Ring doorbells let people use the app, and watch video feeds, even if passwords had changed
A flaw allowed people to use the Ring device — even after their permission was revoked
UPDATED May 14, 2018 9:30 AM Ring video doorbells continued to give people access to the app and the device — allowing them to tap into video feeds and even download them — after the password had changed.
The discovery by The Information, found that even if a password change was made in Ring's app, people could still get into the device, see and even download videos. Ring's CEO Jamie Siminoff has admitted that to revoke access to the Ring app immediately after changing a password, would hamper the speed of the app.
Ring said it learned of the concern in January, and had since thrown people out of the app who shouldn't have access. While Siminoff noted that Ring was now dropping people an hour after a password change, The Information found it could still get in several hours later.
"Ring values the trust our neighbors place in us and we are committed to the highest level of customer information and data security," says a Ring spokesperson by email. "We strongly recommend that customers never share their username or password. Instead, they should add family members and other users to their devices through Ring's "Shared Users" feature. This way, owners maintain control over who has access to their devices and can immediately remove users. Our team is taking additional steps to further improve the password change experience."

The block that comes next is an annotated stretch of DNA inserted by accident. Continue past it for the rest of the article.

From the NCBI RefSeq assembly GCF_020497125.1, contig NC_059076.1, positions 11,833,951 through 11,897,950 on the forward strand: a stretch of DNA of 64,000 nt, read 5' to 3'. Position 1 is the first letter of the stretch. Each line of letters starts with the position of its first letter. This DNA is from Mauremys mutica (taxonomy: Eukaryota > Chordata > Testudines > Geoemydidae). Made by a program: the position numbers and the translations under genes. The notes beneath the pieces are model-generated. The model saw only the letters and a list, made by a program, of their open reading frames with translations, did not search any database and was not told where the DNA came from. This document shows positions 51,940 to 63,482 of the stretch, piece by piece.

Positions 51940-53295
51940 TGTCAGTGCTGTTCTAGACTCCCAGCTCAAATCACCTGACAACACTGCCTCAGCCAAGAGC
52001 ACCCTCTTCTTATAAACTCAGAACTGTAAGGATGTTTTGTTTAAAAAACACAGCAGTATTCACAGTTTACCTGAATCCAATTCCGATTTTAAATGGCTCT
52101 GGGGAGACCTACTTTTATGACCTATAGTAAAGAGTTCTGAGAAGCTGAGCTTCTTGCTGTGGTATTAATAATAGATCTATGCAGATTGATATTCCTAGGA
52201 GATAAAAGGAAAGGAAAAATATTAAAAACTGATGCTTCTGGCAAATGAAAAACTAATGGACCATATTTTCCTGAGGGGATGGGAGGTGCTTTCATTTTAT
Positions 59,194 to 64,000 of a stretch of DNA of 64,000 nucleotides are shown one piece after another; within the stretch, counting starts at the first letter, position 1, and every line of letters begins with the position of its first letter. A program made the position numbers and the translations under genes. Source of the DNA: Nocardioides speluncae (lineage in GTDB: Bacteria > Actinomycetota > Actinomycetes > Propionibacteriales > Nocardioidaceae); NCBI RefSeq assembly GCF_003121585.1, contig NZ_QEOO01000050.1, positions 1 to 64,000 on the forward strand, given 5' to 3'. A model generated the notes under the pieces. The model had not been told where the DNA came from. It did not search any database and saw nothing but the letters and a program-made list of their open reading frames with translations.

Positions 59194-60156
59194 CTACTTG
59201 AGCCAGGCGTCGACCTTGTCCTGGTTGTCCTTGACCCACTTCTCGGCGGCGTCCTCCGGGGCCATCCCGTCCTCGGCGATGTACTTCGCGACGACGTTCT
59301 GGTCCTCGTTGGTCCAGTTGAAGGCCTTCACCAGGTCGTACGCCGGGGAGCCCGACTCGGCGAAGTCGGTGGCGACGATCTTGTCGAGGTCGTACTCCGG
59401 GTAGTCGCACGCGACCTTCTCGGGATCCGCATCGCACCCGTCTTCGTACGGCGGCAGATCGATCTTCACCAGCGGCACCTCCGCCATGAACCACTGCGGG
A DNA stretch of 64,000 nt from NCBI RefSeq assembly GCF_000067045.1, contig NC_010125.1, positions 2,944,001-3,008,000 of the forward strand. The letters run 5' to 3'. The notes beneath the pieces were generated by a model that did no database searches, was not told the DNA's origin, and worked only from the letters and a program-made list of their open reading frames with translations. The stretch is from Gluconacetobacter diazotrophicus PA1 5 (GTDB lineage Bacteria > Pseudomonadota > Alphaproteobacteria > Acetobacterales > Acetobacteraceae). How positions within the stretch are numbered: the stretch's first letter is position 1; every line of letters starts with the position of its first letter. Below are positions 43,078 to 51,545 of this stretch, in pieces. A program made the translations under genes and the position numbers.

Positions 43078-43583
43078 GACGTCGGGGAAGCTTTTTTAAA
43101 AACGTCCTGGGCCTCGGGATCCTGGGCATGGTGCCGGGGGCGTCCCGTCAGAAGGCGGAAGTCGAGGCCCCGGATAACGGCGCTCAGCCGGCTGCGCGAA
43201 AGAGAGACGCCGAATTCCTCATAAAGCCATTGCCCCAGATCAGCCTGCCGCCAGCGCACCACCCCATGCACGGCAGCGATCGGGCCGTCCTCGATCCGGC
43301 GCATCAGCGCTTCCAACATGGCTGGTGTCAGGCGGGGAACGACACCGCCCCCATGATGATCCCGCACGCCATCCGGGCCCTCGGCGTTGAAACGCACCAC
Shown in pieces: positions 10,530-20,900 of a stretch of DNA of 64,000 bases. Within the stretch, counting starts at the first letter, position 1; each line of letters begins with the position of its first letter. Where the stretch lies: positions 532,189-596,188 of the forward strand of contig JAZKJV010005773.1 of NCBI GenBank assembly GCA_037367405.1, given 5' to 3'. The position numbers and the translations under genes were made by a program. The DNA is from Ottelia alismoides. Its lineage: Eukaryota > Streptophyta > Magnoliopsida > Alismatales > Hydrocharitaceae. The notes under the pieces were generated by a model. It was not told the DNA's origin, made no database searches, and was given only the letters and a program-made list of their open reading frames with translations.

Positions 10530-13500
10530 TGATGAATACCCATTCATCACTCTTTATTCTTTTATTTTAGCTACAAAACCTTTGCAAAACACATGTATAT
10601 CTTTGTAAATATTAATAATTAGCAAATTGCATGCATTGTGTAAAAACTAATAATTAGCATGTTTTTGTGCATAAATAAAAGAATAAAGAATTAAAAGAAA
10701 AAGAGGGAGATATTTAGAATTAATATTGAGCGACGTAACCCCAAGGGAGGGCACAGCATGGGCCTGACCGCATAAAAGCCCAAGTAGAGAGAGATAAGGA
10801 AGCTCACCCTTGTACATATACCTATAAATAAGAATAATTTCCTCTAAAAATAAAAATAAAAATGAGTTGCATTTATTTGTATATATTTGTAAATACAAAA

Smart devices rely on passwords to gain access to their functions — opening a smart lock for example, or tapping into a video feed in a smart doorbell or a smart security camera. Passwords are essential to smart device security.
The ability to add people to an app, or throw them out, is also key to the flexibly of smart devices, and one of the reasons smart locks, in particular, appeal not just to home owners but to renters. You can change a lock, so to speak, by just issuing a new password and code. If password changes do not take affect, if you can't later lock someone out, the security feature these products promise are compromised.
Amazon, which bought Ring in February for approximately $1 billion, has been promoting several ways its customer can get packages without being home through its service called Amazon Key. Delivery people can drop off packages into houses by working in tandem with Amazon's indoor security camera Cloud Cam, or even in a car, if the vehicle has OnStar.
Besides video doorbells, Ring makes connected security cameras as well, which compete with its new parent, Amazon.